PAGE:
Controlling how people see your town when they first enter it can be beneficial, but it can also cost money.
That is the motivation behind Cleveland City Council’s move to study the costs of annexing APD-40.
The highway was formed as part of the Appalachian Development Highway System during the time interstates were being built and none of them were going through the more rural areas of the country.
Now designated as the “Veterans Memorial Highway,” the road is also considered as the Cleveland Bypass and directly connects to Interstate 75 where traffic can easily exit to enter the Cleveland city limits.
The highway serves as a gateway to popular tourist attractions, including Cherokee National Forest and the Ocoee River rafting and recreation area.
Councilman George Poe proposed the idea of having the city administration come back to the Council with information as to whether it would be financially feasible to proceed with annexing the area in order to have more control over its upkeep.
The issue was first brought up during a recent meeting of the city planning commission and Poe brought it back to the Council table.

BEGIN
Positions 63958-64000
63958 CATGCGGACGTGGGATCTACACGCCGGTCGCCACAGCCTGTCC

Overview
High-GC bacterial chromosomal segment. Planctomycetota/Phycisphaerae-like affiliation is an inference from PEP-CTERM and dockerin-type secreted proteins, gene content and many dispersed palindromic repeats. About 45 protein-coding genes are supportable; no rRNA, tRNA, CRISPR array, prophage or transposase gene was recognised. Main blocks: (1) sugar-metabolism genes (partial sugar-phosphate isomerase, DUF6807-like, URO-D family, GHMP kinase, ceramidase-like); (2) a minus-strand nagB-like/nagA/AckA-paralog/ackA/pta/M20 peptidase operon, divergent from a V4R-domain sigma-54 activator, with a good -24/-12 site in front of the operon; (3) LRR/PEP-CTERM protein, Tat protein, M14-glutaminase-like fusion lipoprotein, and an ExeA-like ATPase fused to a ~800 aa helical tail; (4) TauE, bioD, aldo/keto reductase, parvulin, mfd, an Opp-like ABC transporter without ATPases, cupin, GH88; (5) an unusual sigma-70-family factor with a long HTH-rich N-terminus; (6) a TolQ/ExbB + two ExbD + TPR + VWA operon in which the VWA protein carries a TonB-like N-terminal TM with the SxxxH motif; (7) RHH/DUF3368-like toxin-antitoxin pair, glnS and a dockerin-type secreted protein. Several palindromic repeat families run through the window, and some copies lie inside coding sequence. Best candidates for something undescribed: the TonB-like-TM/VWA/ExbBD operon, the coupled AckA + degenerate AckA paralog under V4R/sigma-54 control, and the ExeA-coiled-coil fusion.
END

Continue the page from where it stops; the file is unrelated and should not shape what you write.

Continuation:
“Back when we were having mowing problems and couldn’t get it cleaned up, where those problems existed were actually in the county. That is the entrance to our city on APD-40,” Poe said. “Someone smarter than I am suggested at the commission the possibility of annexing APD-40.”
He said his response to the idea was it would probably not be affordable for the city to take on that responsibility.
“It was then suggested to annex the right of way starting close to 20th Street and going around,” Poe said. “I agreed it would really look good.”
Poe added the area where it is lit by streetlights needs to be kept clean and mowed.
“The big sign there when you go under the bridge is ‘Welcome to Cleveland. The Best Place in the World to Live,’” Poe said.
He said he was hoping to get some options “if we can afford it.”
“If it’s something we can do and can afford, it would really make the city look good,” Poe said.
Mayor Tom Rowland suggested there were some roads that branch off of APD-40 that could use signs identifying the roads by name instead of state route numbers.
“A lot of folks aren’t familiar with the state highway numbers,” Rowland said. “We could take those actions if they are in the city.”
A report on the potential annexation could be presented as early as the Council’s planning meeting Jan. 13 beginning at 8 a.m. in the council chambers.